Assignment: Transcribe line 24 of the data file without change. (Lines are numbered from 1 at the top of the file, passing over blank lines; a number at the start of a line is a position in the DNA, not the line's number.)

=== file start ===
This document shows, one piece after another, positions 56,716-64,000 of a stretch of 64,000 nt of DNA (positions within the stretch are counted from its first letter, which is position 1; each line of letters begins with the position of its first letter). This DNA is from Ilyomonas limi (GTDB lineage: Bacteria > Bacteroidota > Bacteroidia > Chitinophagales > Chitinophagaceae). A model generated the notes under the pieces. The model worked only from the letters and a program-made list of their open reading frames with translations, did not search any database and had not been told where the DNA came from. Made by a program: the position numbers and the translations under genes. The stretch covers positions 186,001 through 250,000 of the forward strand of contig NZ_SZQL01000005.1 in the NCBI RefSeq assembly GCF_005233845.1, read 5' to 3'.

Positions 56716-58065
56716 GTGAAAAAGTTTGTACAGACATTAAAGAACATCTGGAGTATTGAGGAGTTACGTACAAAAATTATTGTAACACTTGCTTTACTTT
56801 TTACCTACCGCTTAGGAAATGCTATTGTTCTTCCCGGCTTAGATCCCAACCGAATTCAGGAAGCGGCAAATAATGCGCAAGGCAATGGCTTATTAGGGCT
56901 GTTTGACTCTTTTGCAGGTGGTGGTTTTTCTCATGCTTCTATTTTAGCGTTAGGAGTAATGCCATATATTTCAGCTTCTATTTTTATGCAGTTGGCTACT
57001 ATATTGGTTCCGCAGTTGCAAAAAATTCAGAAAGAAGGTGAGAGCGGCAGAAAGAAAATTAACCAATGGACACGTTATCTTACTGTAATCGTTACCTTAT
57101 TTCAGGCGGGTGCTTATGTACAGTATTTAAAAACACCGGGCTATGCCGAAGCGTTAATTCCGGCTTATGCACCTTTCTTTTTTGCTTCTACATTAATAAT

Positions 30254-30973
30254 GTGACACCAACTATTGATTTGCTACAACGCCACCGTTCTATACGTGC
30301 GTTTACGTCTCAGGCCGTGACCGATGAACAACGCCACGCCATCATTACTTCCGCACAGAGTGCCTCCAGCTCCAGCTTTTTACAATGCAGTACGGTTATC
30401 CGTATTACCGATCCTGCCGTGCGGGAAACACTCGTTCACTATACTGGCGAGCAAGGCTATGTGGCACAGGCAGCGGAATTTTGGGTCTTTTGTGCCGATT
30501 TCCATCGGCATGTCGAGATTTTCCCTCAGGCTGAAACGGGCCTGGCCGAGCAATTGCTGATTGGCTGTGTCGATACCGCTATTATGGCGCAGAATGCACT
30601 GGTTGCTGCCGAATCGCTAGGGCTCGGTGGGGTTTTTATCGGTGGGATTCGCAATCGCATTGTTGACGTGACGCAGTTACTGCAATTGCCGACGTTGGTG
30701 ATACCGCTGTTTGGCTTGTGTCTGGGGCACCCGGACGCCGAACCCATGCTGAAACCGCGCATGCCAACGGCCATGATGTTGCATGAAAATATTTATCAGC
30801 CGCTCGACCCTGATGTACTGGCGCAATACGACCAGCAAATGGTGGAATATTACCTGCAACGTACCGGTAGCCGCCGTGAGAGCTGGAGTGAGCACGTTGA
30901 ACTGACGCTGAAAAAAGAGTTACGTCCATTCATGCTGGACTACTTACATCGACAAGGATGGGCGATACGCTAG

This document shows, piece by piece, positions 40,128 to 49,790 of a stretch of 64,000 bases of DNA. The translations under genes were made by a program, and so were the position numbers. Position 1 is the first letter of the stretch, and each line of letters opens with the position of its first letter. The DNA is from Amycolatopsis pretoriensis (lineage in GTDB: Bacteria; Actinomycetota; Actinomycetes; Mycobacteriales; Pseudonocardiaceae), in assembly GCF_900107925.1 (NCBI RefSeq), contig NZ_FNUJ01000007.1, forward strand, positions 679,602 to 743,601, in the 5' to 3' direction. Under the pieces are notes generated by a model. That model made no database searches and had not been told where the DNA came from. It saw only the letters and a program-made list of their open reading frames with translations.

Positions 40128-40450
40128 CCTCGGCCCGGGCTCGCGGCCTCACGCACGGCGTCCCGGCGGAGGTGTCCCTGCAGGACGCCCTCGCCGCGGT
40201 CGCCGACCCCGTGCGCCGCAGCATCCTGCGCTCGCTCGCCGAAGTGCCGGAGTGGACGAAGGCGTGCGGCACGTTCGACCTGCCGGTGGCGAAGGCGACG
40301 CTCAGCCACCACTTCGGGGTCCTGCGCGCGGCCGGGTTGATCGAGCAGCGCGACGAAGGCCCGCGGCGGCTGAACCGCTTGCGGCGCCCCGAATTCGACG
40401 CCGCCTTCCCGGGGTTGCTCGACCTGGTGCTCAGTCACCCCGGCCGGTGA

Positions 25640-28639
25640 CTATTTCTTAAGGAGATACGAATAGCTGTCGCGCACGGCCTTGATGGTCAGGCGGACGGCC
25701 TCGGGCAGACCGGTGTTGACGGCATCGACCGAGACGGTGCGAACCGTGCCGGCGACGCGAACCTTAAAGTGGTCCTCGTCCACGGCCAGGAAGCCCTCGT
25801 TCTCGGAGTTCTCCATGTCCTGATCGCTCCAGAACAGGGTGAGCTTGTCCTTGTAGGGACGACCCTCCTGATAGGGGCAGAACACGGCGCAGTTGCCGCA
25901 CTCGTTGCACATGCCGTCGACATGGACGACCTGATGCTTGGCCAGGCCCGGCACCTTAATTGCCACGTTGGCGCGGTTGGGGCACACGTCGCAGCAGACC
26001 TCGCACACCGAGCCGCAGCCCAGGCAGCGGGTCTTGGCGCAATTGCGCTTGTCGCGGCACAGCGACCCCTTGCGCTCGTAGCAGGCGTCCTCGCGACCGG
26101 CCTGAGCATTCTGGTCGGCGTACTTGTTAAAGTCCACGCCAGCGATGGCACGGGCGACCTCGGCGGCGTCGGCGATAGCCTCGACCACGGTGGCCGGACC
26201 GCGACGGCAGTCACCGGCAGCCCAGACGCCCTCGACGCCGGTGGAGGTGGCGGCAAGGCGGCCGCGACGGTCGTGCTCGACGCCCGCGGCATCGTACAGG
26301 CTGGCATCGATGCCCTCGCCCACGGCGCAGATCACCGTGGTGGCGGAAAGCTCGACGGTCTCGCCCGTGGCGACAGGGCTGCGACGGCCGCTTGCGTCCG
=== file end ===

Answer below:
25640 CTATTTCTTAAGGAGATACGAATAGCTGTCGCGCACGGCCTTGATGGTCAGGCGGACGGCC